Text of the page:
Spring Entropy 3/23/23

Science with Richard Bleil

My friend suggested that, now that spring is upon us and our roads are falling into chaos, I should revisit the concept of entropy.  Well, honestly, I do take requests in my topics, and entropy happens to be one of my favorite topics, so here we go.

Mechanically, winter is very hard on roads.  In essence, a concrete rode is just an attempt to create one long continuous smooth flat rock.  For the most part, concrete is made up of small rocks held together by cement, which is largely some form of limestone and a source of silica and alumina like clay.  Limestone and clay solidifies into a kind of rock, holding onto one another and trapping the small rocks (filler so it’s not all cement and therefore less expensive) in its lattice.  Limestone is a carbonate, so it can be eroded with acid rain which might explain why portions of the sidewalk on my house are crumbling from the top down, although, honestly, it was probably just poorly applies.

For the most part, potholes and cracks are because of water.  Although a lot of care is taken to try to drain away any water that might get underneath the concrete, such as a layer of stone underneath the concrete and water sealing layers, there are still times that water will get underneath the concrete without draining away.  As it freezes, it expands.

Water is the only compound known to science that literally expands on freezing (there is also one element).  This is because of the incredibly strong intermolecular force called “hydrogen bonding” (the topic of my personal research today) and the intricate tetrahedral arrangement of the water molecules creating a crystal lattice that is very open.  Density is the measure of mass of a fixed volume of substance, and as water cools (as with any liquid), the density increases as the molecules lose kinetic energy (the energy of motion) and pull closer to one another.  For water, the maximum density at 4 degrees Celsius (about 39 degrees Fahrenheit).  This is roughly the temperature of a refrigerator.  Scuba divers are very familiar with this fact as, on cold days, they hit an “isotherm” near the bottom of the body of water.  This is water at 4 degrees Celsius, denser than the water above it, so it just sits there with all water underneath being this same maximum density.  Suddenly, the water just gets noticeably cold as it has not yet warmed up.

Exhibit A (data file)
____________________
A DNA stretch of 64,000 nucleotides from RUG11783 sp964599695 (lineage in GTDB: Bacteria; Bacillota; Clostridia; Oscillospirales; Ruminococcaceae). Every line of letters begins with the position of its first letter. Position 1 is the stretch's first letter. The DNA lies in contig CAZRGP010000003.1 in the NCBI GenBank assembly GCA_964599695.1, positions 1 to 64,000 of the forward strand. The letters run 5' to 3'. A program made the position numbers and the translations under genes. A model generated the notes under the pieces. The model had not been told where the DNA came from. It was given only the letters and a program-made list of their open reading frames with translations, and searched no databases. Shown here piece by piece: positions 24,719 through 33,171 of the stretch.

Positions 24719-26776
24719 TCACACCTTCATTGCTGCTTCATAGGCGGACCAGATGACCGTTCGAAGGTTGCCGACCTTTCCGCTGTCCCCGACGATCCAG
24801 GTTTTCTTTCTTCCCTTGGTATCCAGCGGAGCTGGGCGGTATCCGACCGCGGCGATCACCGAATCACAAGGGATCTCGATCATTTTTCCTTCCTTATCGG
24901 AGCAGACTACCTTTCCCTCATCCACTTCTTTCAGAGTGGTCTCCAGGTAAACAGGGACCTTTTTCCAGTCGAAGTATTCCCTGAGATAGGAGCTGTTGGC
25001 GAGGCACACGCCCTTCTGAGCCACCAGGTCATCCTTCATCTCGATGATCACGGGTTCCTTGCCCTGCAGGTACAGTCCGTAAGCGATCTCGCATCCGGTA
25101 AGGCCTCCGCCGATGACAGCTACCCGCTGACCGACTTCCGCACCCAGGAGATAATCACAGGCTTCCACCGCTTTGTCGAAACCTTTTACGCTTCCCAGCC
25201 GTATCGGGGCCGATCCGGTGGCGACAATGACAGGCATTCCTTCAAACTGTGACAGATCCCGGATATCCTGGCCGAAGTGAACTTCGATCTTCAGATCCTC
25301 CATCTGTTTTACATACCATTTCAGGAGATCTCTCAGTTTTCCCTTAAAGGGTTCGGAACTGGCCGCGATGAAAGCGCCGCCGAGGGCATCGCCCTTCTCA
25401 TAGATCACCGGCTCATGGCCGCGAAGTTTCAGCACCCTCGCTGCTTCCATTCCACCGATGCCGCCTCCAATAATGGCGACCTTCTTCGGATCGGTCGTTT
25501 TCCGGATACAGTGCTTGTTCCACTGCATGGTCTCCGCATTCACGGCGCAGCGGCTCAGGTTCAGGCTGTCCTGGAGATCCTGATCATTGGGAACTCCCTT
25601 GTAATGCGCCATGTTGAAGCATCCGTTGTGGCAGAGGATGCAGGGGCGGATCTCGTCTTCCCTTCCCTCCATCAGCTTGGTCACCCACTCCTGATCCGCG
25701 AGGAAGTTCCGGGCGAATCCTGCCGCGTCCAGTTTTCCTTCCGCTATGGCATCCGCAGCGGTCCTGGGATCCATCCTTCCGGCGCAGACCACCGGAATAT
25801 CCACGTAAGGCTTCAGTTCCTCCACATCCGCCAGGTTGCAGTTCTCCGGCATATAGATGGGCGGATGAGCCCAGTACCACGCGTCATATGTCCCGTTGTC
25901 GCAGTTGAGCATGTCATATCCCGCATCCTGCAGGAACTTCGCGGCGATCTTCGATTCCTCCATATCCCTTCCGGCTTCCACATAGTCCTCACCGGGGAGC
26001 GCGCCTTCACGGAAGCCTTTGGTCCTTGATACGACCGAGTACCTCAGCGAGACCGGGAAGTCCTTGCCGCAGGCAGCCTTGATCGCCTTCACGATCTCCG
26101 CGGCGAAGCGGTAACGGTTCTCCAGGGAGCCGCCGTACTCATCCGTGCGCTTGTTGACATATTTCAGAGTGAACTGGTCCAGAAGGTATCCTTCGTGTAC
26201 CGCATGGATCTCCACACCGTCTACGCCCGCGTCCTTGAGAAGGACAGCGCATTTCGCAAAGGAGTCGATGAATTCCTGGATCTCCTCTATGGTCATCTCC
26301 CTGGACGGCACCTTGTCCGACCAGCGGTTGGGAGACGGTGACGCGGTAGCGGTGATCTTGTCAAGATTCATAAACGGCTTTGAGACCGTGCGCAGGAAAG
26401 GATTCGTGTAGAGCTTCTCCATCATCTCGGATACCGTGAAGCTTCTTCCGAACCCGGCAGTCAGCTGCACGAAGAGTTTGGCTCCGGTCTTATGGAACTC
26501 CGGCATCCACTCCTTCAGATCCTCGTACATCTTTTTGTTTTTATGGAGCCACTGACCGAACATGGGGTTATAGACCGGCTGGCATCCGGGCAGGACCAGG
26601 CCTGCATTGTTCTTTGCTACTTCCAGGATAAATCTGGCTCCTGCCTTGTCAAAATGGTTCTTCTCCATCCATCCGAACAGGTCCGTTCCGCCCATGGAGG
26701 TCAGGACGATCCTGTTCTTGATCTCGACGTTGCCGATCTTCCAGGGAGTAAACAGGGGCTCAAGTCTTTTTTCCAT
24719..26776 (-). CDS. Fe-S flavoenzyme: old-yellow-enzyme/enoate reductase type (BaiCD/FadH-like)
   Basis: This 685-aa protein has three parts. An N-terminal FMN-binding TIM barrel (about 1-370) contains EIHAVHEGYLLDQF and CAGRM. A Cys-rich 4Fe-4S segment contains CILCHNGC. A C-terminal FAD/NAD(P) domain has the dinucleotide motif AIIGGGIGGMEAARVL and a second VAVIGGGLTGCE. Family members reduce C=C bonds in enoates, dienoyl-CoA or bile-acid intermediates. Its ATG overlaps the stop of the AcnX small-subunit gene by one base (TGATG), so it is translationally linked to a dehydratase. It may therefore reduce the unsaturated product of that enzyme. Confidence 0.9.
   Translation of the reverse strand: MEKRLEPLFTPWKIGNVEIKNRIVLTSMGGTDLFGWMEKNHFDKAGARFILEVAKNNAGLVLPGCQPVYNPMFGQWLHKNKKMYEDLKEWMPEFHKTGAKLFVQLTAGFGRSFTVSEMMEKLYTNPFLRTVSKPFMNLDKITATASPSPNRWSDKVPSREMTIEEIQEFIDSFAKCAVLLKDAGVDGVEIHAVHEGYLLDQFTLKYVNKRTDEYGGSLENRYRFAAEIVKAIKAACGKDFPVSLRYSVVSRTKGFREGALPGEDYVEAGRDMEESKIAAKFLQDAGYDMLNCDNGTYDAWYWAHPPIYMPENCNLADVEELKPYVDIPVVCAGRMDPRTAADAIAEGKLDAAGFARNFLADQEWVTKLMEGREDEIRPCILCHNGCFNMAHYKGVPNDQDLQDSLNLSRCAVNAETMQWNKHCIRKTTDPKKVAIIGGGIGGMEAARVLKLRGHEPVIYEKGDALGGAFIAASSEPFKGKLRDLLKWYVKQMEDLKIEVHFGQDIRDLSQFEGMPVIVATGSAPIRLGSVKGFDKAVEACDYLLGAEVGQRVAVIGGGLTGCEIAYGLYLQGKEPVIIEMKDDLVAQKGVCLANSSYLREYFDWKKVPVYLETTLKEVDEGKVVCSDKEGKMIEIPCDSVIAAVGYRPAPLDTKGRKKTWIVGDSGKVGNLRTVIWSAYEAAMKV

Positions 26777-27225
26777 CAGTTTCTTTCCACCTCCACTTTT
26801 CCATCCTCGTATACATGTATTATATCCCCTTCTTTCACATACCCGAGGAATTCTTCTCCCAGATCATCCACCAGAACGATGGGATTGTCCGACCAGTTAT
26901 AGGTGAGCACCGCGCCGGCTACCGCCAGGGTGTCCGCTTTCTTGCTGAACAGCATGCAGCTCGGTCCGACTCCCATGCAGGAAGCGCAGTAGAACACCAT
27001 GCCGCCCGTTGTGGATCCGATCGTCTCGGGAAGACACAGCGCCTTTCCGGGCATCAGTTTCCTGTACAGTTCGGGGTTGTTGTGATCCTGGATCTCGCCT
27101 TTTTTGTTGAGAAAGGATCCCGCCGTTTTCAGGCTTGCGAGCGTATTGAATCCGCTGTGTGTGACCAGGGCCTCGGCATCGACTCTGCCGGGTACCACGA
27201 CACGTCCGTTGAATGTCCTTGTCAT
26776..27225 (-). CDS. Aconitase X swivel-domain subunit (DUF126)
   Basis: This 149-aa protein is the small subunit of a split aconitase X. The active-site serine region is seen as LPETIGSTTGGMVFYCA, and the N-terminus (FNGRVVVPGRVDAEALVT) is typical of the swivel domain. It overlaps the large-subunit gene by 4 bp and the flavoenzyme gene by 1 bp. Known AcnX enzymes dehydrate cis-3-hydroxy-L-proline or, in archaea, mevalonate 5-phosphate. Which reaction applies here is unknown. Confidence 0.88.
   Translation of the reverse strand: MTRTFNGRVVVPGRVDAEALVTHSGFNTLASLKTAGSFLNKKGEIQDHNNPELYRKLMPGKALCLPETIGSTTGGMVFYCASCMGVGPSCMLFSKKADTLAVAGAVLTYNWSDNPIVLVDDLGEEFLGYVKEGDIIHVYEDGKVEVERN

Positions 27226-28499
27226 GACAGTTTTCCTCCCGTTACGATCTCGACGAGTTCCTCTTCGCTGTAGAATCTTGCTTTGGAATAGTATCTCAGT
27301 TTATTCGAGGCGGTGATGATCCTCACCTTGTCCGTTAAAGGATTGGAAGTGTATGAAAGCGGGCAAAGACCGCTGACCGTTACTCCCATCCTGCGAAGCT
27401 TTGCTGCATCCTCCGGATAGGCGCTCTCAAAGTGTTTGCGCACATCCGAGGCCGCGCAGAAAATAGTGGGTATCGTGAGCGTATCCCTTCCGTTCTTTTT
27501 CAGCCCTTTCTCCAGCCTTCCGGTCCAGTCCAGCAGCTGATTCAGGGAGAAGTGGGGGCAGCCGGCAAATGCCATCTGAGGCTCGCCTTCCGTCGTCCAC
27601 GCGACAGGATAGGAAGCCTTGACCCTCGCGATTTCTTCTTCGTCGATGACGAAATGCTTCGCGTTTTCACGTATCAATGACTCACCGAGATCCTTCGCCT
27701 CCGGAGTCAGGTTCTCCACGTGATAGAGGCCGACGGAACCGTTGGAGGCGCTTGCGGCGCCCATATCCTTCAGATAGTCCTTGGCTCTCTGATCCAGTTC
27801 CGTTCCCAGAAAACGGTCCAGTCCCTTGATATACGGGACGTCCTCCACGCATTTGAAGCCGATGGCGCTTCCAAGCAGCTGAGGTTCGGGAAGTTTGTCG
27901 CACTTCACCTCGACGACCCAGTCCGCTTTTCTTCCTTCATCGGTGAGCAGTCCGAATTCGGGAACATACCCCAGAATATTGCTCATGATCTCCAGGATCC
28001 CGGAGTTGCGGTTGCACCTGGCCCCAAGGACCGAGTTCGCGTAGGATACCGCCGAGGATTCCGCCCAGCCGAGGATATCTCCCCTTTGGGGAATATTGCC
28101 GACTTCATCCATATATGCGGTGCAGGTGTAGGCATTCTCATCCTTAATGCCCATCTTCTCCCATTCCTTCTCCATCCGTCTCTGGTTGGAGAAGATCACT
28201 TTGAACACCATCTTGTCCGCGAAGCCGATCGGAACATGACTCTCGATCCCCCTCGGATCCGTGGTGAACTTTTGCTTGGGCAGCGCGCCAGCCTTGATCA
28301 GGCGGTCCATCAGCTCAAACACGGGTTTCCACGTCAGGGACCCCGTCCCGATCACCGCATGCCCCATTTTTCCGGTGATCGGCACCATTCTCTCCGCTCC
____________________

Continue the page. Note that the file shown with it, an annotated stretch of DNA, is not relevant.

As the temperature continues to drop, the water molecules undergo a kind of “self-assembly”, rearranging themselves to create hydrogen bonds with four water molecules around them.  Each water molecule wants these four hydrogen bonds, so the lattice opens up a bit creating cavities.  This more open lattice means the density of water will decrease, which is why ice floats.  Curiously enough, if water did not do this, complex life wouldn’t be possible because the ocean floor would permanently be covered in a layer of ice too far from the surface to ever get the light necessary to melt. 

During thaws, water can get trapped underneath the concrete and asphalt in its liquid form, filling any cavity completely because it is a liquid.  When the temperatures drop, this water will freeze and expand.  We are familiar with the forces possible as water expands (a tribute to the strength of the hydrogen bond) especially if we’ve ever personally experienced a pipe bursting in our homes.  The same thing happens.  The ice under the concrete expands pushing up on the road and breaking the concrete apart.  In the thaw, the ice melts and drains away, leaving cavities creating potholes and cracks for the drivers to skillfully dodge while putting other oncoming drivers at risk of collision. 

This is in part the second law of thermodynamics.  It’s a natural process that results in chaos (disorder if you prefer).  What was once a long continuous smooth stone is moving towards rubble and destruction.  Left alone, those potholes and cracks will let more water in next winter, and the road will just get worse (not to mention mechanical stress every time somebody drives over those cracks and potholes).  What most people don’t understand about the second law of thermodynamics is that, yes, entropy really can be reduced.

Many people have learned and believe that entropy can never be reduced, which is true but only for the universe as a whole.  For a local system, such as the roads, entropy can be reduced by performing work on the system.  This is the construction crews putting “bandages” on the road by merely filling in the cracks and potholes, or repairing the road by taking up the concrete and laying a new road in its entirely (as they did in my neighborhood a couple of years ago).  Work requires energy, so in essence, they are using energy to undo the entropy caused by the water, energy in the form of petrol fuel and food which the construction workers eat to give themselves energy.  The byproducts of both of these is carbon dioxide and other gases which, in turn, increase the entropy of the surroundings as they work.  As the entropy of the road decreases, the entropy of the surroundings increases.  Because the entropy of the universe cannot ever decrease, the entropy of the surroundings is increasing more than the entropy of the road is decreasing. 

Ultimately, all of the spring road construction that we all love so very much is because of the second law of thermodynamics.  And, honestly, as much as we love to hate road construction, if it never occurred, the roads would quickly become impossible to drive. 


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